Winterich-Knox said the proposed legislation includes a three- to five-year phase in period for the net-zero requirement for communities that have adopted the stretch code. “But to retain Green Community status,” she said, “all municipalities would have to adopt updated versions of the stretch code.” The net-zero provision would apply to all buildings, residential and commercial.
“We believe Passive House standard buildings are the easiest way to get to Net Zero and are proponents for Passive House,” she said. “However, we are focused more [on] making the overall building stock more efficient than on single-family homes.”
Stretch code update is possible this year
Despite the public push by the Climate Action Network, the building regulations board doesn’t actually have a formal proposal to consider, its vice chairman says.
“Nobody as yet has put forward a proposal for discussion about the stretch energy code,” Kerry Dietz, an architect, said in a phone call. “Discussions that have been happening are — basically, at a public hearing, a whole bunch of people were saying to the board that we want a stretch energy code, not what’s in it. There’s no language in front of the board right now.”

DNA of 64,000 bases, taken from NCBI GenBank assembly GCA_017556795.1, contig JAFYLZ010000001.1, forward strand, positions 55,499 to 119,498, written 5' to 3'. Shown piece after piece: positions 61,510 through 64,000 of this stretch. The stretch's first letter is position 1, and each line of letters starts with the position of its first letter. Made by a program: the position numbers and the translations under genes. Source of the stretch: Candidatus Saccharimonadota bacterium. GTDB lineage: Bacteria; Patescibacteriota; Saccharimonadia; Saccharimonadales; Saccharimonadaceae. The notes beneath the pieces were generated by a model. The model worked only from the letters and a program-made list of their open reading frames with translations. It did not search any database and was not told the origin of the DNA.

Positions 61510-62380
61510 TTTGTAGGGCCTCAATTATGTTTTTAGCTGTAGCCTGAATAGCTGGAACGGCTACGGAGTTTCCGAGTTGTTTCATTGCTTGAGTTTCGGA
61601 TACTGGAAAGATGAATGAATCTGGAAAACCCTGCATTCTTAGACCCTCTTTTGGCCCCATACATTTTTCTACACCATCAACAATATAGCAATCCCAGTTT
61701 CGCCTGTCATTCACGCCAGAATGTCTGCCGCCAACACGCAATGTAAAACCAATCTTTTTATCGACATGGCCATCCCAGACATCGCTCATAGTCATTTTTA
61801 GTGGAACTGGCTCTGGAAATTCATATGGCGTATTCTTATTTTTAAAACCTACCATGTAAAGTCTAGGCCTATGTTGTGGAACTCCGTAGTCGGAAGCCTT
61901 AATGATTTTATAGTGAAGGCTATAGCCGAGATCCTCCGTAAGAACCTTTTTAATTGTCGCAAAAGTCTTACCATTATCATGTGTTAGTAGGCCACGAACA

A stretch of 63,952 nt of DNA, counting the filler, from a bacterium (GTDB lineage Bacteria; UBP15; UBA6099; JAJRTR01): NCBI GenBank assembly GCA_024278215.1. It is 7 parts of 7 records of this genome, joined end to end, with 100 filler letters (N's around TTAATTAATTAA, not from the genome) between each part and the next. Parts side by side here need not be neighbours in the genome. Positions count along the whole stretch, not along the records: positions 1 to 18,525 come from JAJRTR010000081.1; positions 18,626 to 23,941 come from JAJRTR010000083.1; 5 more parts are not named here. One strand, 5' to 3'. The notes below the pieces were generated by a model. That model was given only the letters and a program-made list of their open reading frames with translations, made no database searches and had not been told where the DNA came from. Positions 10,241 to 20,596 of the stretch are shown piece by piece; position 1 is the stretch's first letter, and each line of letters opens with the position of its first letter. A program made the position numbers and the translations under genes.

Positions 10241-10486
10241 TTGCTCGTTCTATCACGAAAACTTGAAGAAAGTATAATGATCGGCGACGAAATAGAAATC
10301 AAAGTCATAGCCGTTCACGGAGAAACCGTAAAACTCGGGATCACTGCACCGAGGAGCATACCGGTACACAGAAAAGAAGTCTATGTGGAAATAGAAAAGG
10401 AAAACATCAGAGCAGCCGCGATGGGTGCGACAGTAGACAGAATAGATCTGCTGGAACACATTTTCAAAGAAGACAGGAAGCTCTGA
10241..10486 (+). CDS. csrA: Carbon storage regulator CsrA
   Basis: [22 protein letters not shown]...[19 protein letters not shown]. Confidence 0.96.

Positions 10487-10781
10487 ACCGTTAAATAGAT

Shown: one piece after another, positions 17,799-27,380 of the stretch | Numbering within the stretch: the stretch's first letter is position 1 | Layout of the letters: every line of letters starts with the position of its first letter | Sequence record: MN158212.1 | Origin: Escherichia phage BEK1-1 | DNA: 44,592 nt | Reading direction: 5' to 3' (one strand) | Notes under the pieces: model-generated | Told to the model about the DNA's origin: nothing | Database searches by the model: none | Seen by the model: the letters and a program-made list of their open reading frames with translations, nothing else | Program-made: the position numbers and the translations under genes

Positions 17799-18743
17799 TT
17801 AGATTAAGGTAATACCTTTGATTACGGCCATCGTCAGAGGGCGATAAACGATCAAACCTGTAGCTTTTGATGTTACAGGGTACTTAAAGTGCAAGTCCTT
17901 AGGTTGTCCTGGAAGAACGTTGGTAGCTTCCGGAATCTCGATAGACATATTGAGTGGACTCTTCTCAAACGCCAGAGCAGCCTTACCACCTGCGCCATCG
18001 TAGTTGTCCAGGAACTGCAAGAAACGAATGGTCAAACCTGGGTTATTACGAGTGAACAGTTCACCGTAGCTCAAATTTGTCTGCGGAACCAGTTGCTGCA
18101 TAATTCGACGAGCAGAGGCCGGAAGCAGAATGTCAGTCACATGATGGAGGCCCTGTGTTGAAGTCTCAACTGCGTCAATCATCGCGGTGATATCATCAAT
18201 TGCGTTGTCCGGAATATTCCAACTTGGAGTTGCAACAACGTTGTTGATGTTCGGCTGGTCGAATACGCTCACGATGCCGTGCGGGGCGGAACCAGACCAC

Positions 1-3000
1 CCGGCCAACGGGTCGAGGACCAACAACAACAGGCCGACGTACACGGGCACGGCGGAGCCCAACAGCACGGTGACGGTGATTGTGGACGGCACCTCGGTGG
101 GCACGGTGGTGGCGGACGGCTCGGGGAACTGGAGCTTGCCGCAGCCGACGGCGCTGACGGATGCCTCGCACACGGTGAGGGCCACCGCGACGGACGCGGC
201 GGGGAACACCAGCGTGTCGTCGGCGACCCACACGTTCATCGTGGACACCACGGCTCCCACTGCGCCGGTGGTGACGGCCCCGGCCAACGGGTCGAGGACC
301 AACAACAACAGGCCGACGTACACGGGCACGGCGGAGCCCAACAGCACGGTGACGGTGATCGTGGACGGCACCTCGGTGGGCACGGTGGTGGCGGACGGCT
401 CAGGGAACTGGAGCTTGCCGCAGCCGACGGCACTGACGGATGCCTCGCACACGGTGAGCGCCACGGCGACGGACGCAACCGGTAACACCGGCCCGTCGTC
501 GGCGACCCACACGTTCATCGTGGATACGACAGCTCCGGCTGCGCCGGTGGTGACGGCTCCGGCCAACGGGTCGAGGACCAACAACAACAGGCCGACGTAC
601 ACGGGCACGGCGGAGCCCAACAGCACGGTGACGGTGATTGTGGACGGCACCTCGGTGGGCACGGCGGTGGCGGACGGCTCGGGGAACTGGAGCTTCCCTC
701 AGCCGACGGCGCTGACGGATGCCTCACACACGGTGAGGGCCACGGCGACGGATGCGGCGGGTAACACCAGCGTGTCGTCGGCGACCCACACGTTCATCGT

The board has an energy advisory committee, with representatives from across the industry, that has just completed writing state amendments to the 2018 IECC. Dietz said that group should be authoring a new stretch code for the state, but so far that’s not happening.
As to the gradual convergence of the stretch and base building codes, Dietz said that as the family of ICC codes have changed on a three-year cycle, so has the stretch code. “The stretch code has always said, ‘Do better than the base code,’ so the benchmark has been moving,” she said. “What many builders are saying is, ‘Well, we can’t go any further.’ That’s the argument from the industry. We can’t get any better than what the 2018 IECC already says to do … It requires us to do so much.”
When is the state likely to revise the stretch code? With any luck, by the end of the year, Dietz said. But for now, she added, “there is nothing in front of the board.”